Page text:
The Barataria-Terrebonne National Estuary 2017-05-23T20:22:20+00:00

The Barataria-Terrebonne National Estuary

The Barataria-Terrebonne Estuary System (BTES) is a biologically rich and productive ecosystem encompassing 4.1 million acres of upland forests, swamps, marches, bayous, bays and barrier islands, bound on the west by the Atchafalaya River and on the east by the Mississippi River in south Louisiana. Sixteen parishes fall within its boundaries. Those parishes include Ascension, Assumption, Iberville, Jefferson, Lafourche, Plaquemines, Pointe Coupee, St. Charles, St. James, St. John the Baptist, St. Mary, Terrebonne, West Baton Rouge and only small portions of Iberia, St. Martin, and Orleans.

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Estuarian Benefits
The BTES produces a half-billion pounds of fish and oysters annually, and supplies 10-15% of our nation’s oil production. Its expansive marshes provide habitat for previously endangered species such as the brown pelican and the bald eagle, as well as other waterfowl and migratory birds. Recreational opportunities for residents and visitors from around the world abound. The health of the estuary and the quality of its bayous and bays, fish and wildlife are critical to our regional economy and the sustenance of our nationally-unique culture.

Why is the BTES losing land?
The most important factor contributing to land loss in the BTES is subsidence, a complex process in which marsh sediments compact and sink under their own weight. Historically, annual floods over the banks of the Mississippi River provided freshwater and sediment inputs to BTES marshes and kept them above water. Levees were constructed to protect communities across the nation from these floods, but they also prevent water and sediment from reaching the BTES marshes.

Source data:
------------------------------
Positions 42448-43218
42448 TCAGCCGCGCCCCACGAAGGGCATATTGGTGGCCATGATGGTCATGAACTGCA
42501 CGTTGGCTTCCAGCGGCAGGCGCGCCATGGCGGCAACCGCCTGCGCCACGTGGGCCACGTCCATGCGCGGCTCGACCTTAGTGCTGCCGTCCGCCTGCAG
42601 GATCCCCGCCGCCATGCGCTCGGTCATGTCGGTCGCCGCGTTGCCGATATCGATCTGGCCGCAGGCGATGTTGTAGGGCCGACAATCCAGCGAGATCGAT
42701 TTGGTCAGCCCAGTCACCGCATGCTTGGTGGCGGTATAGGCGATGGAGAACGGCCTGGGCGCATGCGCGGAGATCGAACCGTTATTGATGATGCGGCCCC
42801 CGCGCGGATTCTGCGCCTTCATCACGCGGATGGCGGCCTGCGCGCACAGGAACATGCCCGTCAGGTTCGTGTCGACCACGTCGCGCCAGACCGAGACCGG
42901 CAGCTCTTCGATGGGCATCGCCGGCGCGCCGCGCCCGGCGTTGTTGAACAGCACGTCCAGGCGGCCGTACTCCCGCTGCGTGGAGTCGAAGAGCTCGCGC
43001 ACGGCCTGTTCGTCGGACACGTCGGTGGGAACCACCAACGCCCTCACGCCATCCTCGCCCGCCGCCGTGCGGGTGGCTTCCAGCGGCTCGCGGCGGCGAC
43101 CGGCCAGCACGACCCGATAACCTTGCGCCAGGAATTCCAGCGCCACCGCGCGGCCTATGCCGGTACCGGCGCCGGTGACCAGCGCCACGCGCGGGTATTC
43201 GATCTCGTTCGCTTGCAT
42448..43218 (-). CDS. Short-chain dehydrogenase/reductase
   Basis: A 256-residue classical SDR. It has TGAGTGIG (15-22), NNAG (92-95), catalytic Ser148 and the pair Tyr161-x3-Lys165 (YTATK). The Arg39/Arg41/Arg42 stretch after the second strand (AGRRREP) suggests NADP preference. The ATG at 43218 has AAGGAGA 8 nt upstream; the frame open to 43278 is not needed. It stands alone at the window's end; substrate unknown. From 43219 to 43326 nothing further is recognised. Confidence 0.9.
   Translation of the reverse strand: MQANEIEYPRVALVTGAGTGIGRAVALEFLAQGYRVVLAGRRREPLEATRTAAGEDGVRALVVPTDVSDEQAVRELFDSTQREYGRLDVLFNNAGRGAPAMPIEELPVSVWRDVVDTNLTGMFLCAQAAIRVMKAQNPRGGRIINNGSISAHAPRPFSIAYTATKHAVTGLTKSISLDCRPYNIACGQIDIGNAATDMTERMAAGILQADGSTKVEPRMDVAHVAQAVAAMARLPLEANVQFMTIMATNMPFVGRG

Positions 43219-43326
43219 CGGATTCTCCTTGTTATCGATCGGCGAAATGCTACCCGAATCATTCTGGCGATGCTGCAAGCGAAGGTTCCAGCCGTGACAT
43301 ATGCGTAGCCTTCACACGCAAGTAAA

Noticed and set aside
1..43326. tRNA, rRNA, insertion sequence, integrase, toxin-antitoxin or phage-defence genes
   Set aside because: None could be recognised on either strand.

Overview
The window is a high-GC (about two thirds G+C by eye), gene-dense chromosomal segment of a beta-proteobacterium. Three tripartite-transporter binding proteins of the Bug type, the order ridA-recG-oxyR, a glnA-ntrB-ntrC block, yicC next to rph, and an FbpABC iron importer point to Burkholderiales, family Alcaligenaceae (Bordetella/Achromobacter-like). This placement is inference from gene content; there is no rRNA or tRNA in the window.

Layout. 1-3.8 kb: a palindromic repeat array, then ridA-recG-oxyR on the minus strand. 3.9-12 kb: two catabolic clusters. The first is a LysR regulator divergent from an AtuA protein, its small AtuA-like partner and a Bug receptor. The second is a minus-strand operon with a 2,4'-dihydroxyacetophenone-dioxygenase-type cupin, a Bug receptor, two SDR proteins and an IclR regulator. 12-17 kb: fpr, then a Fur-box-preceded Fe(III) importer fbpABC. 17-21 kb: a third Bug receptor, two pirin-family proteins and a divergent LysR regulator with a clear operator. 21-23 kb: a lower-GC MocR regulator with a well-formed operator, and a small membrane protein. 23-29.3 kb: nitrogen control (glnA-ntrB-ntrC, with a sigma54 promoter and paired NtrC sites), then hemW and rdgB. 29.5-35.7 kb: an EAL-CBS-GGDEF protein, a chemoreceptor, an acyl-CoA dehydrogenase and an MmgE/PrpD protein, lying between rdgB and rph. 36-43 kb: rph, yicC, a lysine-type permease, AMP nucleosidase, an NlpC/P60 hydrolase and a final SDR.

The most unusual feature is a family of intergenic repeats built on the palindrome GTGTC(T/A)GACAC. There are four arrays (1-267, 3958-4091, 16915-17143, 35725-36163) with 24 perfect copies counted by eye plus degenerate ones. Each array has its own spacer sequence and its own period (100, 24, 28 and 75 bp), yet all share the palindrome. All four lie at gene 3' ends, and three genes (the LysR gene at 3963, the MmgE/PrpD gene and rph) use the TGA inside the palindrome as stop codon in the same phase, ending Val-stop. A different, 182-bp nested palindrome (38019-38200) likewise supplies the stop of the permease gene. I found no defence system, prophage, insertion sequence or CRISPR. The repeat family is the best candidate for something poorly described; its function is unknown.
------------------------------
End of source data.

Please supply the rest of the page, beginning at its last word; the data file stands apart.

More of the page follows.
Subsidence drowns coastal marshes, causing chemical changes in wetland soils which eventually kill marsh vegetation. Without plant roots to hold it together, marsh soil breaks up and is carried away by wave action. The end result is that marsh is converted to open water. This additional volume of water causes an increase in the tidal prism, forcing passes to enlarge and reducing the lengths of barrier islands, which protects interior marshes from wave action and hurricanes. Barrier islands are also subsiding, and due to both these stressors, ultimately disappear without new sediment inputs.

Other human-caused and natural factors can influence land loss rates in the BTES. For example, canals and raised roadbeds, breached natural ridges, and other hydrologic modifications can interrupt tidal exchange and allow salt water intrusion.

What can we do to help?

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Restoring and protecting the BTES is a long-term and complex endeavor, and your assistance is vital. BTNEP receives some federal funds through Section 320 of the EPS’s Clean Water Act, but so much more is needed in order to successfully implement the comprehensive plan for restoring and protecting our national estuary.